Schools face a growing challenge: how to provide an education that effectively prepares young people for success in an uncertain and fast-changing world.
It is becoming increasingly clear that the best way to do this is through the active participation and engagement of students in how teaching and learning is delivered. But how do you achieve this?
How do you get students, teaching staff and leaders working together to improve education?
NESTA has worked in partnership with nine academies from the Harris Federation of South London schools to establish the Harris Student Commission on Learning.
The two year Commission, started in October 2009, is driven by the belief that radical improvement in young people's learning is only possible when students lead the way and, together with teaching staff, take more responsibility and control over how they learn.
The commission is already delivering tangible and lasting improvement in the range and quality of teaching and learning approaches, by enhancing collaboration and creating better student-teacher relationships, and by raising the confidence, skills and capabilities of students.
Each of the schools' leadership teams are committed not only to supporting the commission as it carries out its work but also taking forward whatever recommendations are made. The intention is that every student and member of staff will have contributed in some way to the commission's work.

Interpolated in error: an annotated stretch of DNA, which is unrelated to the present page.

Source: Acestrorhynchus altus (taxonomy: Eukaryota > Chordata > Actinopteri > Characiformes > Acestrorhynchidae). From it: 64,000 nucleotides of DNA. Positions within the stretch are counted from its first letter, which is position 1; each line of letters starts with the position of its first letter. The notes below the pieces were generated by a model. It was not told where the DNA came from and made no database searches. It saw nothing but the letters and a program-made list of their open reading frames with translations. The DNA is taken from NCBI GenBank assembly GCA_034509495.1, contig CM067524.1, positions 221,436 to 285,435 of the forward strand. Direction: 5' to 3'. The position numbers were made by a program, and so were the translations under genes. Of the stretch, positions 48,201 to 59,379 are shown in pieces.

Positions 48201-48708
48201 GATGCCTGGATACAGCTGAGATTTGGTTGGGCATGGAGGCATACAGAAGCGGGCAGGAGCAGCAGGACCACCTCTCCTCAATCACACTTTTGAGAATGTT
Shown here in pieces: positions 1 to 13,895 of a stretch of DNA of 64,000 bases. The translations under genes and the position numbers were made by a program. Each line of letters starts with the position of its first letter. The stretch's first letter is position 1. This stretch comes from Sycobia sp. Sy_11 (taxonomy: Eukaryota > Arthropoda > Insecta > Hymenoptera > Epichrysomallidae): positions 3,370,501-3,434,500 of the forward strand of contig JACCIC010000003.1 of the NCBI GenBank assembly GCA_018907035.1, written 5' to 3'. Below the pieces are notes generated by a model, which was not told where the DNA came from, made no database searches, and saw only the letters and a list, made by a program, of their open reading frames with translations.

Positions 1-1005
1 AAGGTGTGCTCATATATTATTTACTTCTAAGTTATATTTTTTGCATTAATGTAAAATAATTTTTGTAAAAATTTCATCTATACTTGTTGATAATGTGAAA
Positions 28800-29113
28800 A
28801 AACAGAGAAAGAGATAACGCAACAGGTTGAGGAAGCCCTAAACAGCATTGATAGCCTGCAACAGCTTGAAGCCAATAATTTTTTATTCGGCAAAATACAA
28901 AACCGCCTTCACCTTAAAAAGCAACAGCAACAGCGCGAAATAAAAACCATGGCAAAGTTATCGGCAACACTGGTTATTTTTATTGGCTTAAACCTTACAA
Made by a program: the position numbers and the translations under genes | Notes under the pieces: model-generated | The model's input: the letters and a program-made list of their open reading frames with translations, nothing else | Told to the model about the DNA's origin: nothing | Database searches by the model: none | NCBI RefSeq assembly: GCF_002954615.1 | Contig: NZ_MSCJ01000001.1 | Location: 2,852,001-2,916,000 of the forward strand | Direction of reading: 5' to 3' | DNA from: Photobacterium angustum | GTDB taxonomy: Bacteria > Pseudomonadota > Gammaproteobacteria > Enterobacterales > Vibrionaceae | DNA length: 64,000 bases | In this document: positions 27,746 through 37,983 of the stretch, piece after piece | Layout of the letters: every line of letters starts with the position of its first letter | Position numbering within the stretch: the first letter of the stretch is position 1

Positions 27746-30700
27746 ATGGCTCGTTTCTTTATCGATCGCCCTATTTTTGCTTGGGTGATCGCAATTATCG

The commission has produced three reports, Learning about learning: 12 early ideas about learning, Learning about learning: further insights and their final report A new design for learning.
The latest publication 'A new design for learning' is a set of entitlements and opportunities that the Harris Federation will take forward to ensure all learners and teachers have consistent access to world class learning opportunities. It is the culmination of over two years of extensive student-led enquiry and research.
The previous publications bring together findings from student-led enquiry and research. It includes articles, case studies and research summaries, all focused on four key areas of learning - learners, teachers, content and the curriculum, and partnerships.
The students have now become leaders of their own and others' learning as they have been given a real stake in how their education is organised and delivered.
If you want to embark on a similar challenge you can access a toolkit developed for that purpose at www.studentcommission.org.uk
Recommended by the Harris Student Commission - the final report
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12 early ideas from the Harris Student Commission
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Further insights from the Harris Student Commission
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Michael Gove MP joined Lord Harris and Dr Dan Moynihan to discuss 12 early ideas from the Harris Student Commission